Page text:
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Selected Literature References

Section Overview:

Because of the significant role played by optical microscopy in industrial and clinical applications, issues concerning ergonomic aspects of the instrumentation have received considerable attention. In particular, articles focused on repetitive stress injury and cumulative trauma disorder carefully review ergonomic aspects of microscope and workstation design, and suggest solutions to medical problems. The references listed in this section were employed in the review material and interactive tutorials assembled for the ergonomics discussions in the microscopy primer.

Books

  • Occupational Biomechanics., Chaffin, D. and Andersson, G., John Wiley and Sons, New York, 579 pages (1999).
  • Measurement of Joint Motion: A guide to goniometry (2nd Edition)., Norkin, C. and White, D., F. A. Davis, New York, 241 pages (1995).
  • Human Factors in Engineering and Design., Sanders, M. and McCormick, E., McGraw-Hill, New York, 790 pages (1993).
  • Cumulative Trauma Disorders: A Manual For Musculoskeletal Diseases of the Upper Body., Putz-Anderson, V. (ed), Taylor and Francis, Inc., New York, 151 pages (1992).
  • Ergonomics, Work and Health., Pheasant, S., Aspen Publishers, Inc., Gaithersburg, Maryland, 358 pages (1991).

Review and Research Articles

  • Considerations in microscope design to avoid cumulative trauma disorder in clinical laboratory applications., Vratny, M., American Clinical Laboratory, April, 86-87 (1999).
  • Underestimated health hazard: proposal for an ergonomic microscope workstation., Kreczy, A., Kofler, M. and Gschwendtner, A., Lancet, 354, 1701-1702 (1999).
  • Laboratory ergonomics, the wake-up call: A case study., Hoskins, D. and Erickson, J., Chemical Health and Safety, 5, 20-23 (1998).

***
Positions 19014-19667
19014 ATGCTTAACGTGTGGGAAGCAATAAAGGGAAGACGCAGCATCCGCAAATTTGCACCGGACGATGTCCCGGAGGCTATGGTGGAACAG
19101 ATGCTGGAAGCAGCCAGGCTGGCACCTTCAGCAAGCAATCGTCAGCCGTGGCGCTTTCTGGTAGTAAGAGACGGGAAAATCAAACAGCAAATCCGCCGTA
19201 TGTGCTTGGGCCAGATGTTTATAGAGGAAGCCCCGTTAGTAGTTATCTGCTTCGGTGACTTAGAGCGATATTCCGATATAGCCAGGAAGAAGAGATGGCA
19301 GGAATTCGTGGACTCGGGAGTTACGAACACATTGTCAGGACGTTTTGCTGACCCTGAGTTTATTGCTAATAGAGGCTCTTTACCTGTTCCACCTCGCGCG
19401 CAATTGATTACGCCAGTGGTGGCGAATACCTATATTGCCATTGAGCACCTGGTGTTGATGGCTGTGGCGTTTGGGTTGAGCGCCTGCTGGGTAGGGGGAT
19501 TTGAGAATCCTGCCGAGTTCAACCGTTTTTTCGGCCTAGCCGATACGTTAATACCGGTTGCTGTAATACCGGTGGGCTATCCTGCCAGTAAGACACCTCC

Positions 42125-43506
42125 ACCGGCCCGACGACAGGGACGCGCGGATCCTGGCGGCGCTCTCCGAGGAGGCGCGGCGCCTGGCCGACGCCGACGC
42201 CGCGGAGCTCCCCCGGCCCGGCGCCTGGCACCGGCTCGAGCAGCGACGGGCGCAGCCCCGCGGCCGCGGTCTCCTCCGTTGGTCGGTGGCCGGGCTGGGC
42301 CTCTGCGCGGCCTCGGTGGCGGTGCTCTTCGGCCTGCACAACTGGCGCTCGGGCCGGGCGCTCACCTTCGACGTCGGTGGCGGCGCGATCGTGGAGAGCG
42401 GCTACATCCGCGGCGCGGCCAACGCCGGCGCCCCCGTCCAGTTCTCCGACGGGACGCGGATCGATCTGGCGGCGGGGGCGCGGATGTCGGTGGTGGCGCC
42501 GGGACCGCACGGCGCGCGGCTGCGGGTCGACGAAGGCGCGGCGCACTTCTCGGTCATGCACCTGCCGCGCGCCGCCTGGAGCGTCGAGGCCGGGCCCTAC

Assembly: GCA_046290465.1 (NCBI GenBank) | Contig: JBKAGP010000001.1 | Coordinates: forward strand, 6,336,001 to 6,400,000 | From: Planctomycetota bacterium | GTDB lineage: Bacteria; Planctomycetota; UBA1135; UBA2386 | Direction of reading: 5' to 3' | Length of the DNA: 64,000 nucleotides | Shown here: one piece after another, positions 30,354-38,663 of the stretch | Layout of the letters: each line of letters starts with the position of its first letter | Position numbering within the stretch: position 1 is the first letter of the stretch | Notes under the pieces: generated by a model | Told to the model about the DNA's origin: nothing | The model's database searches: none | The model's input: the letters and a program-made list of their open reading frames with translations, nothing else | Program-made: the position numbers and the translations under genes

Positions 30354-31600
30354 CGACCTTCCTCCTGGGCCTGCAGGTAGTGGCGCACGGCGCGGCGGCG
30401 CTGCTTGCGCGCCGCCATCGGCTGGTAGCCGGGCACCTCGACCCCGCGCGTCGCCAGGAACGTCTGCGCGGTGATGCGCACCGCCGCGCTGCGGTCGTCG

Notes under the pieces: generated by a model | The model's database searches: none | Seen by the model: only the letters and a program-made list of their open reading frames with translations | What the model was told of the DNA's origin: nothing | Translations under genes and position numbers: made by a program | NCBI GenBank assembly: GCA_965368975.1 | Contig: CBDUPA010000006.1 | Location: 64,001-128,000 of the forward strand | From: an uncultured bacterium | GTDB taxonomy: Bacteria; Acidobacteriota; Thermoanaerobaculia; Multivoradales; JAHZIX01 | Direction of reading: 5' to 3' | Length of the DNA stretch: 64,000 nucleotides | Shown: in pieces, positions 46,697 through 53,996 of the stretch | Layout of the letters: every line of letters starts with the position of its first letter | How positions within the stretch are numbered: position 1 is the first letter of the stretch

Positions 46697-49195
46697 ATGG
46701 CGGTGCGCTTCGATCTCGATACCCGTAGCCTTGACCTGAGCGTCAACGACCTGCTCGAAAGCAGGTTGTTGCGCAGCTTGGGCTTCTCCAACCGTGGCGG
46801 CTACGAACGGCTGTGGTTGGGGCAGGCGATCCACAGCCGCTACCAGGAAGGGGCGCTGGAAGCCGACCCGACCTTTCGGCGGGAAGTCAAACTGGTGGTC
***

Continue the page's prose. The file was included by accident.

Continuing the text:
• Measurement variability in upper extremity posture among VDT users., Ortiz, D., Marcus, M., Gerr, F., Jones, W., and Cohen, S., Applied Ergonomics, 28, 139-143 (1997).
  • Occupational physical activity and long-term risk of musculoskeletal symptoms: a national survey of post office pensioners., Sobti, A., Cooper, C., Inskip, H., Searle, S., and Coggon, D., American Journal of Industrial Medicine, 32, 76-83 (1997).
  • Repetitive motion injuries., Guteri, G., ADVANCE for Medical Laboratory Professionals, 9, 7-10 (1997).
  • Repetitive strain injuries., Yassi, A., Lancet, 349, 943-947 (1997).
  • When pain brings no gain., Johnston, V., Laboratory Medicine, 28, 381-386 (1997).
  • Musculoskeletal symptoms among cytotechnologists., Kalavar, S. and Hunting, K., Laboratory Medicine, 27, 765-769 (1996).
  • Microscope use., Putz-Anderson, V., Howard Hughes Medical Institute EHS Conference, Washington, D.C., April (1995).
  • Microscope use., James, T., Proceedings of the Human Factors and Ergonomics Society, 39th Annual Meeting, San Diego, California, pages 573-577 (1995).
  • Applying ergonomics to improve microscopy work., Haines, H. and McAtamney, L., Microscopy and Analysis, 17-19, July (1993).
  • Planning and implementation of microscope work., Helander, M. and Prabhu, P., Applied Ergonomics, 22, 36-42 (1991).
  • Sitting posture: an old problem and a new one., Grieco, A., Ergonomics, 29, 345-362 (1986).
  • Besondere belastungen am Mikrosckoparbeitsplatz., Krueger, H., Conrady, P., and Zülch, J., Soz-Präventivmed, 31, 250-251 (1986).
  • Physical stress reduction of microscope operators., Lee, K. and Humphreys, L., Proceedings of the Human Factors and Ergonomics Society, 29th Annual Meeting, San Diego, California, pages 433-437 (1985).

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